Infection biology pioneer to give 2015 Bertram Marx lecture at UAB

Jorge Galán, latest in a long list of prestigious Marx lecturers, will speak on the molecular pathogenesis of typhoid fever.

jorge galan webJorge Galán, DVM, Ph.D., who was lauded as “one of the pioneers of molecular and cell biology of infections” when he won the €100,000 (euros) Robert Koch Prize in 2011, will give the 27th Bertram M. Marx lecture, hosted by the University of Alabama at Birmingham Department Microbiology, on Tuesday, Feb. 24.

The title of the lecture is “Typhoid fever: new insights into an old disease.” Galán is the Lucille P. Markey Professor of Microbial Pathogenesis and chair of the Department of Microbial Pathogenesis at Yale University School of Medicine. His work focuses on the pathogenesis of Salmonella enterica and Campylobacter jejuni, two pathogens that account for the majority of cases of infectious diarrhea, causing an estimated 2 million deaths annually.

At the Koch award ceremony in 2011, Professor Jürgen Heesemann, director of the Max von Pettenkofer-Institut of Hygiene and Medicinal Microbiology in Munich, Germany, said, “For over 25 years, Jorge Galán has been producing groundbreaking results that help us understand the molecular mechanisms involved in the pathogenicity of the enteric pathogen salmonella.”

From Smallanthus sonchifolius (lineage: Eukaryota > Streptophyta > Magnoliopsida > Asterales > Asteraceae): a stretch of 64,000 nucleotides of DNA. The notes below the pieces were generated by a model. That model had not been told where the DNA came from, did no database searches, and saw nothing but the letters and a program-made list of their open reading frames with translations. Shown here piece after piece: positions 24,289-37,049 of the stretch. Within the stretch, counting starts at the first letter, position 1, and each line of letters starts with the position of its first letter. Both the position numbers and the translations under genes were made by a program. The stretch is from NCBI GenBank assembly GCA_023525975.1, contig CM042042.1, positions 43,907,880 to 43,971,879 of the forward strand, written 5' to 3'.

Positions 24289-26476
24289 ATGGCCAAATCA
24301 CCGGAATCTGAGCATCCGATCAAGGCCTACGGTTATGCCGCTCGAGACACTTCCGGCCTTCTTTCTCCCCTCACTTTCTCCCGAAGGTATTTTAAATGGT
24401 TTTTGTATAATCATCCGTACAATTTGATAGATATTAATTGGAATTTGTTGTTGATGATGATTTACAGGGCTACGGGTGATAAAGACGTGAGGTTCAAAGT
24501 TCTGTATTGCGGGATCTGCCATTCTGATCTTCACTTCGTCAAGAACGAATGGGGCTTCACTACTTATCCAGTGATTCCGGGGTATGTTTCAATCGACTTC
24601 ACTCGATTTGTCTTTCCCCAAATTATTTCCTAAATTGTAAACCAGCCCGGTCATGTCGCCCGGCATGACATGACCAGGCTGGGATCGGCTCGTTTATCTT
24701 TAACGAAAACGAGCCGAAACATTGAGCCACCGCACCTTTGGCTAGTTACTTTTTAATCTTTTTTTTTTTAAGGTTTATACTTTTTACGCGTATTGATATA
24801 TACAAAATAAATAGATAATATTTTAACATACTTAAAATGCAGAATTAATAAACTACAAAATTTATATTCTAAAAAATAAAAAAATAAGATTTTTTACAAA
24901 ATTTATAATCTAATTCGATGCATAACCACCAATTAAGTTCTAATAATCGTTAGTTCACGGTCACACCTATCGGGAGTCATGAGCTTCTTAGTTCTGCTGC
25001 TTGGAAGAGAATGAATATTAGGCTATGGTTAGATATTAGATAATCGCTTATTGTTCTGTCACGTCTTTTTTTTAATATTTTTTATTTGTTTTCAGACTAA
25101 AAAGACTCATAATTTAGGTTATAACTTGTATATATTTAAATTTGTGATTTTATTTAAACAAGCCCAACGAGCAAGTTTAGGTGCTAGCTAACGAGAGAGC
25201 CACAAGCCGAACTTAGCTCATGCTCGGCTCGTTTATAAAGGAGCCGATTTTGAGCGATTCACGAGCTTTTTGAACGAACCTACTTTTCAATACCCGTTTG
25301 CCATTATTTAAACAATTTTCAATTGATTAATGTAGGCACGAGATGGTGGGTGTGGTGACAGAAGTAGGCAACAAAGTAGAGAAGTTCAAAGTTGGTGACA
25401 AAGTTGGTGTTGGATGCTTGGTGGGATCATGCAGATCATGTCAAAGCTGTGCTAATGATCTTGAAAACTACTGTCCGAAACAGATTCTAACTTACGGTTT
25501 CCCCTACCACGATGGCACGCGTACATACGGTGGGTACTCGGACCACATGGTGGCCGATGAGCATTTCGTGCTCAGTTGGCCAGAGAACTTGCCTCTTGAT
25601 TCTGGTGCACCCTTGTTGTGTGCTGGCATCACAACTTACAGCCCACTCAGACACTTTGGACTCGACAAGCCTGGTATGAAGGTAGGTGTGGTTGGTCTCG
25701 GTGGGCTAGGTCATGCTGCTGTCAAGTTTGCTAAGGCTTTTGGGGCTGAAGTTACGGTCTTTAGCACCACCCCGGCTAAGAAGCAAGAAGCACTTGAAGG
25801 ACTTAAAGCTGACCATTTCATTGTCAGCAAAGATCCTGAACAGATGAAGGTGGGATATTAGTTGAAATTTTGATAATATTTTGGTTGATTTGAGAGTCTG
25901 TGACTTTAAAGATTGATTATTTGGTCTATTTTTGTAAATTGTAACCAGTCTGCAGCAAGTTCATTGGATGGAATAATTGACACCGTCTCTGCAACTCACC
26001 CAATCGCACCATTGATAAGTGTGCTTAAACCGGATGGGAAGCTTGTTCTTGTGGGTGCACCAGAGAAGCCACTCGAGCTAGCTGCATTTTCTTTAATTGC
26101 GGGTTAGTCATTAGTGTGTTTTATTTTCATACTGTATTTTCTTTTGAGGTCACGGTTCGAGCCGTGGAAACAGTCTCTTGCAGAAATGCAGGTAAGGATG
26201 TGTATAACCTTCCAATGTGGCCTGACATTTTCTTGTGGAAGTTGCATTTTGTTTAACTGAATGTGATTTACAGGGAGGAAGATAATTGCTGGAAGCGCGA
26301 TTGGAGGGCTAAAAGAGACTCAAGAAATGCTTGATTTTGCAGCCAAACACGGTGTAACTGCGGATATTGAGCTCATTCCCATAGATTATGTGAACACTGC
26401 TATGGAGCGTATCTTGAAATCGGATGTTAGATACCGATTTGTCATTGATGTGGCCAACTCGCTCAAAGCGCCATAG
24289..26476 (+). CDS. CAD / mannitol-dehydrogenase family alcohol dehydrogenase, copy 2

Particularly noteworthy were:

  • Analysis of the structure and function of the new protein-injection system, called the type III secretion system (TTSS or T3SS). The protein injection, TTSS organelles on the surface of a microbe look remarkably like tiny syringes, and they are able to pierce the membrane of a target host cell and inject proteins that induce the host cell to take up the pathogen.
  • Analysis of those injected effector proteins, which reprogram the host cell to promote salmonella growth. “There are few host proteins with signaling transduction or cytoskeleton functions that cannot be imitated by salmonella effector proteins,” Heesemann said.

needle complexHeesemann said Galán’s work “is of universal importance for infection biology” because most Gram-negative pathogens of plants and animals have protein-injection systems that are homologous to TTSS. Before Galán’s discovery, “pathogenic bacteria had been considered passive microbes, under the control of host cells, and it was believed that they could only damage the host cell via toxins.”

Galán has also pioneered using the TTSS to deliver antigens for vaccine development, discovered the unique “typhoid toxin” that causes typhoid fever and elucidated the mechanism of the cytolethal distending toxin, produced by many important bacterial pathogens.

Galán was elected to the National Academy of Sciences in 2012. He received his doctorates from Cornell University in 1986 and the National University of La Plata, Argentina, in 1980.

Details for the 2015 Bertram Marx lecture:

     What:   Jorge Galán, “Typhoid fever: new insights into an old disease.”
     When: Noon, Tuesday, Feb. 24.
     Where: Volker Hall Lecture Room B, 1670 University Boulevard.

Reception to follow in the Lister Hill Library Edge of Chaos, 1700 University Boulevard.